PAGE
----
April 20, 2024

On the Road: The Hotel Push for In-Room Movies

One is semiretired but is still a frequent traveler and goes to movie theaters frequently. Yet, he is still unable to see a handful of the very latest and most talked-about movies. As a result of the archaic studio distribution systems, many of the cutting-edge films have not yet come to theaters outside of the major marquee cities like New York and Los Angeles.

Two of the others at the party, including myself, occasionally go to the movie theater but more often catch up on films later on DVD. The other two, very frequent international travelers, never go to theaters, and instead see movies, including current ones, on in-flight entertainment systems offered by many premium international airlines. Some of the systems offer more than 100 on-demand high-definition recent movies on big flat in-seat screens.

None of us, however, said we watched a movie in a hotel room.

That reality underscores challenges facing LodgeNet Interactive, the major supplier of hotel-room movies and television. Challenges also face the hotel industry itself, digging out of a recession, still perplexed about what guests are willing to pay for in in-room on-demand entertainment. The chains are also struggling to weigh the cost-benefit of investing in new hardware like big flat-screen high-definition screens for hundreds, or thousands, of rooms they may operate in any given hotel.

LodgeNet provides interactive video service in about 1.5 million rooms in 9,000 hotels in North America. This week, the company plans to announce a new initiative, VOD 2.0, to broaden its appeal to travelers.

Instead of selling a selection of video on-demand movies at a single price, LodgeNet has revamped its system to offer a wider range of movies at various price levels, including budget prices for older movies. But the main feature is a new-release feature that LodgeNet says will provide the earliest availability, outside of movie theaters, for a select number of movies.

This move comes just weeks after DirecTV, whose satellite TV service is mostly used in homes, introduced DirecTV Cinema, which charges $29.99 for high-definition newer movies like “Just Go With It,” starring Jennifer Aniston and Adam Sandler. It was available about 60 days after opening in theaters, and will become available on usual cable on-demand menus or on DVDs and Blu-ray.

LodgeNet says its VOD 2.0 for hotels has a wider selection of these earliest nontheatrical-release movies, at a price of about half what DirecTV charges.

Will people pay this much for a hotel-room movie, especially as the trend rapidly grows in travelers bringing with them more sophisticated personal mobile technologies like iPads? With free cable television choices in rooms, with the Internet and myriad other diversions already available in ever-wider options on personal mobile devices, is there a real growth market for selling hotel-room movies?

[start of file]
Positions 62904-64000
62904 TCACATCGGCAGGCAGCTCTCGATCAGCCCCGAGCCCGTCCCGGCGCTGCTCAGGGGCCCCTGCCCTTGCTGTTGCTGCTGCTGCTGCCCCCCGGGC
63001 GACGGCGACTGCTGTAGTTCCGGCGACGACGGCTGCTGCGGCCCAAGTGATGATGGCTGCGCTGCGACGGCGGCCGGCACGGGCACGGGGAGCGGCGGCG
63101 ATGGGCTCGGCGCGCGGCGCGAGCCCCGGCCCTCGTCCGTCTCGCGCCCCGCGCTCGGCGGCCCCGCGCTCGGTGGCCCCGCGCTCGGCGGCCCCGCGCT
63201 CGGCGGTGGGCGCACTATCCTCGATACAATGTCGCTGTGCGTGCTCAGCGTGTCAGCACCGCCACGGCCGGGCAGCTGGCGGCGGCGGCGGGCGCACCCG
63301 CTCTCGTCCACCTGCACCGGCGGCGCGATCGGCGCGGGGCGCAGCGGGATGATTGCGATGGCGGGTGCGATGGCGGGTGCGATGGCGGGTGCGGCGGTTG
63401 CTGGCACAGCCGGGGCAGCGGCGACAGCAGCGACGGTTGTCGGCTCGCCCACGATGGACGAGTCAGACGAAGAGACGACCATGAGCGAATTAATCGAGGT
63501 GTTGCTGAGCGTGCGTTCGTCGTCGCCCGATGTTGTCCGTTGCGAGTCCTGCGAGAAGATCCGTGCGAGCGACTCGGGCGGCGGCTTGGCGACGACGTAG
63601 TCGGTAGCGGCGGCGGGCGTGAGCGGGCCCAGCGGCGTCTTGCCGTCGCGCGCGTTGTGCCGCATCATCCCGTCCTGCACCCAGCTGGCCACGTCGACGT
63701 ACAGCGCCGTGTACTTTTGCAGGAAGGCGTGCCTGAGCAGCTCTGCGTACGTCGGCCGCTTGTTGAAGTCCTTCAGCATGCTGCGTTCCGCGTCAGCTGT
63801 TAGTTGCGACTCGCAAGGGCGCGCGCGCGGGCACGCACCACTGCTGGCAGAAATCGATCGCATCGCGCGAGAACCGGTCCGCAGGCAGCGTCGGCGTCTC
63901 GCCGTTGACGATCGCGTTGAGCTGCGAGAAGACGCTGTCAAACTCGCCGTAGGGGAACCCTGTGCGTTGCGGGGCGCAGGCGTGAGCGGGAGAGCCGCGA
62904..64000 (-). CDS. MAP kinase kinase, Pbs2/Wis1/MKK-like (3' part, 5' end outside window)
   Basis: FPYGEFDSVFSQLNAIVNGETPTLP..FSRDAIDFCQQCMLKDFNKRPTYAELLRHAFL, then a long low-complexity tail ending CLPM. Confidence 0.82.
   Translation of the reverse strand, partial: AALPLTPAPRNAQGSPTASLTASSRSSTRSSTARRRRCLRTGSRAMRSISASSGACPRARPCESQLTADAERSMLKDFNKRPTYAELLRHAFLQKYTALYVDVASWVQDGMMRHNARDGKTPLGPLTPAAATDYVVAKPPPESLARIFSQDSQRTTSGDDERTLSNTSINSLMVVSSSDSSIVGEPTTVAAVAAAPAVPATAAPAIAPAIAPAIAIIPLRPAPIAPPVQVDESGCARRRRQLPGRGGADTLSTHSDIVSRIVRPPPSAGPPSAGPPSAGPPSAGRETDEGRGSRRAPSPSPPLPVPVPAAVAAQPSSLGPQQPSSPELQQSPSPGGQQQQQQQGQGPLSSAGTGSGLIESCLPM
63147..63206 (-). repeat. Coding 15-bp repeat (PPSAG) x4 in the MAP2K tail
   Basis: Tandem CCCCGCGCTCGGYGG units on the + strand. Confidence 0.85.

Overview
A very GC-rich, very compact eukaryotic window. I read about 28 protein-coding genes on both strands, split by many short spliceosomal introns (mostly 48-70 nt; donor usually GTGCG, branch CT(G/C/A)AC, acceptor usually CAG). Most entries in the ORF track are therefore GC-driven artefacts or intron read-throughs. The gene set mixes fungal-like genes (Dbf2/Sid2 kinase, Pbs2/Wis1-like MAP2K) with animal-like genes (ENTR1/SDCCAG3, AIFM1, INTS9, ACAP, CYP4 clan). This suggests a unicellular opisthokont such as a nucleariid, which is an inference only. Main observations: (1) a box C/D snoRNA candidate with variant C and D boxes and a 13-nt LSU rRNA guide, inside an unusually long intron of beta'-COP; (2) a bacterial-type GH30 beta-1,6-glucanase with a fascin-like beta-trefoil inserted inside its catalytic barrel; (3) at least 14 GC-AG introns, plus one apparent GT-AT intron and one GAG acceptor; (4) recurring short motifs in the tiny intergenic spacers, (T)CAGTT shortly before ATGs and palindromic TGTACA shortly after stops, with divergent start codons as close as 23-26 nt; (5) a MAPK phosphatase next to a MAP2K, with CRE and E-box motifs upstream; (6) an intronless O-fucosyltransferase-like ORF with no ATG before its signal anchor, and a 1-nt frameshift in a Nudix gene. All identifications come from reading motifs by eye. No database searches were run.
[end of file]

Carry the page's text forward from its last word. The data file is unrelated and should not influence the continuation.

In hotels, market research shows that “the consumer profile of the guest improves with more trips made and higher affluence; that this group is huge consumers of entertainment,” said Derek White, the president of LodgeNet’s Interactive division. “In important terms, they also are very important in helping to socialize new movies.”

He is referring to the argument that some airlines also make — that the studios should be working harder to get newer releases in front of business travelers. These travelers, like my friends, are movie buffs who spread their interest via word of mouth.

In general, movie theater owners, who have been big powers in Hollywood since the silent-film era, do not like any suggestion that might keep anyone away from the box office. But as on-demand personal and in-home video grows, battles over movie distribution schedules are intensifying.

Word of mouth recommendations from people with wide social networks, like business travelers, can actually be part of a newer movie’s promotion and “help these movies take hold” in the market, said Mr. White. “It won’t really steal business away from the main theaters, which is the big issue right now with premium VOD that has the theater owners up in arms.”

It’s going to be interesting to watch, so to speak. Right now, only 16 percent of LodgeNet’s hotel-room base has the requisite big-screen, high-definition TV sets.

But as the hotel industry gains better economic traction, “the transition to high-def is really back in gear,” said Mr. White, who added: “For those hotel rooms that actually have gone to the flat screens and hi-def, we’re seeing 40 percent more revenue. You’re just more likely to plunk down $15 for a movie if you can enjoy it on a big beautiful screen in your room.”

E-mail: jsharkey@nytimes.com

Article source: http://feeds.nytimes.com/click.phdo?i=0d8d30c91660122fcfb57c234374d179

Speak Your Mind